Listening to this you'd be forgiven for thinking the Rolling Stones were a duo, a sort of Peters and Lee called Mick 'n' Keef. Campbell and producer Kevin Hewlett ignored the other musicians and most of Jagger's private life (except to note that he doesn't like talking about it). Despite the contributions of eminent rockologists it was the comedian and actor John Sessions, of all people, who had the most insight.
Sessions' pinched Scottish drawl analysed Jagger's ambiguous sexual appeal: at the Hyde Park concert, the 'Little Red Rooster' had 'skin like chicken meat', and 'looked like he wanted to be laid by the garrison of a town'. But it was Sessions' mimickry that beautifully deconstructed Jagger's voice into its constituent parts: Cheyne Walk snob, American-inflected bluesman and incoherent cockney lout.
As Sessions said, no one challenges this absurd concoction because he's Mick Jagger. He's a man who made ugliness sexy; a middle-aged hipster in a medium he described at 30 as 'adolescent'; a man equally at home with Princess Margaret as Muddy Waters; half of the best living songwriting partnership and a fifth of the best rock band in the world. In short, he's a star, and as long as he's a star he can keep putting Campbell and the rest of us on.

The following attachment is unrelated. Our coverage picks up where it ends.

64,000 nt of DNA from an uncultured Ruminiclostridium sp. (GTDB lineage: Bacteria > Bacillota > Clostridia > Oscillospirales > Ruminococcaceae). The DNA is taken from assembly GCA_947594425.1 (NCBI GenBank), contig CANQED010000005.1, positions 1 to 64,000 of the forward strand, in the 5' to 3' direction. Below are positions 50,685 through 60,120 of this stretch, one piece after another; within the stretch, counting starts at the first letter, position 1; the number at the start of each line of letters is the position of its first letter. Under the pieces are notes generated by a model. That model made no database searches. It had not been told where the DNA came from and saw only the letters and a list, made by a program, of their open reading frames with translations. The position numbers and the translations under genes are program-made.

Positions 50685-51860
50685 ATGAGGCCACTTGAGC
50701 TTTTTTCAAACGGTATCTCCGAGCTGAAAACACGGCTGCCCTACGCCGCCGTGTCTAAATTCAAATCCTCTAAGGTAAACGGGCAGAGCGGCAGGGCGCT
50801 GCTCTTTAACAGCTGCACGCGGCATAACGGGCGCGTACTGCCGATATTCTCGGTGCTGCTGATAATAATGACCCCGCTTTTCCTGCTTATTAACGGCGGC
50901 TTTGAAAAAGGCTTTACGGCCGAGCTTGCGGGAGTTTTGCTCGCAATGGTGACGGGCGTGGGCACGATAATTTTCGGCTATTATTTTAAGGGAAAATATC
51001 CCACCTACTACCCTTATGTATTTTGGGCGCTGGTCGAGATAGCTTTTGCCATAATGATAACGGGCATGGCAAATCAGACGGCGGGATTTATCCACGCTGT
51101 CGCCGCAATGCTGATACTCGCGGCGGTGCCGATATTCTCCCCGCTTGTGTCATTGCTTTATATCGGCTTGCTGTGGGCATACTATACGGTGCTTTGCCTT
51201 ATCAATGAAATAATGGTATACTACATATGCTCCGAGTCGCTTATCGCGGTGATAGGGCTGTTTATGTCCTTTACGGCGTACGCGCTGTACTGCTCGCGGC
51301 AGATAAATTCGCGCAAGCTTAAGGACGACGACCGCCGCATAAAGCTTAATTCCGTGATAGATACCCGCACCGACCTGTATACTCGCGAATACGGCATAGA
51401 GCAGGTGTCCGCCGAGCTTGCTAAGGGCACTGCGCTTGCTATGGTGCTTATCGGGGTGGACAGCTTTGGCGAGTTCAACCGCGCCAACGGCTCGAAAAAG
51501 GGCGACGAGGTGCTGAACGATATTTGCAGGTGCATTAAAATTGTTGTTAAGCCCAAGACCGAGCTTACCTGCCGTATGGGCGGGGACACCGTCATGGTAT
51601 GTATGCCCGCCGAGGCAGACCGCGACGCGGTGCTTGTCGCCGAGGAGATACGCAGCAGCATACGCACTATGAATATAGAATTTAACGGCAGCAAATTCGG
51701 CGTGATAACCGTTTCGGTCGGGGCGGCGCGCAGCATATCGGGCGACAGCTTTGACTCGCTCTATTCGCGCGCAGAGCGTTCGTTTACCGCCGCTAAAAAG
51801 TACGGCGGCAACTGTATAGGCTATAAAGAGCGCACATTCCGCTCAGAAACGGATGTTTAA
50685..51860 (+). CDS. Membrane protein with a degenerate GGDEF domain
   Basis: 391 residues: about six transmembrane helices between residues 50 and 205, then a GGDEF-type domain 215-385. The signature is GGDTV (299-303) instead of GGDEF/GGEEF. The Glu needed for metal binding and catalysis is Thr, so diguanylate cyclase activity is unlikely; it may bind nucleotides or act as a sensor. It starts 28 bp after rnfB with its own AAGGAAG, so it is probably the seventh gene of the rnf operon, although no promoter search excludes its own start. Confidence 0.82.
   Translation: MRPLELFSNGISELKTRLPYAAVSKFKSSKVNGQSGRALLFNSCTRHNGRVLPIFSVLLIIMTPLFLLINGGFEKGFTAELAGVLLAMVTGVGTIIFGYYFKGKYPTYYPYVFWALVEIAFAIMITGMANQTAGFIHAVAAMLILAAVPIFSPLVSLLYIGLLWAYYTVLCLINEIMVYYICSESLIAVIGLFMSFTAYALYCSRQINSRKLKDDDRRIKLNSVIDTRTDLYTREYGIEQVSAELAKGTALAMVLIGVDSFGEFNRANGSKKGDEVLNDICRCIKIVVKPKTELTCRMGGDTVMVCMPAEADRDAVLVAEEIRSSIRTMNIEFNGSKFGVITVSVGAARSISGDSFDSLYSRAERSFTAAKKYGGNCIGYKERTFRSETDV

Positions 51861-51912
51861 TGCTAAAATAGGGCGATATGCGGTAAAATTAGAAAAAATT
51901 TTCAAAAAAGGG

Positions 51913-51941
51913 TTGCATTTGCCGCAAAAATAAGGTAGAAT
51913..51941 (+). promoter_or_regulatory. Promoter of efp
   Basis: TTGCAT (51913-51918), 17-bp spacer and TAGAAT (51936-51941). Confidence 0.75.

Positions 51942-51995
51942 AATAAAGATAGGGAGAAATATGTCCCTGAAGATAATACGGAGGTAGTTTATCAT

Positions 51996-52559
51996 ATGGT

A The film has amassed an estimated $28.7 million in its opening weekend
A statement was published on his fansite, True To You, following release of new album
Arts & Ents blogs
- 1 The way the police have treated Cliff Richard is completely unacceptable
- 2 Michael Brown shooting: Amnesty International sends team within US for first time as National Guard deployed
- 3 Michael Brown shooting: Ferguson police shoot and kill second young black man
- 4 James Foley 'beheaded': Isis video shows militant with British accent 'execute US journalist' – and warns Obama of more to come
- 5 Reading Festival 2014: Tesco branch replaces salad and potatoes for Jagermeister and vodka
The late Peter O'Toole shines in 'Katherine of Alexandria' despite illness
JK Rowling releases new Harry Potter story on Pottermore: Introducing Celestina Warbuck, the 'Singing Sorceress'
Reading Festival 2014: Tesco branch replaces salad and potatoes for Jagermeister and vodka
The funniest joke at Edinburgh Fringe 2014: Tim Vine wins for second time
Kate Bush: Previously unseen photographs reveal new side to comeback star
Isis threat: Cameron wants an alliance with Iran
Scottish independence: English people overwhelmingly want Scotland to stay in the UK
Crisis? What crisis? A visiting US doctor gives the NHS a rave review
Russell Brand calls for Israel boycott: Comedian urges big businesses that 'facilitate the oppression of people in Gaza' to pull funding
Ukip MEP calls for reintroduction of death penalty on fiftieth anniversary of last deaths
Michael Brown shooting: Chaos erupts on the streets of Ferguson after autopsy shows teenager was shot six times – twice in the head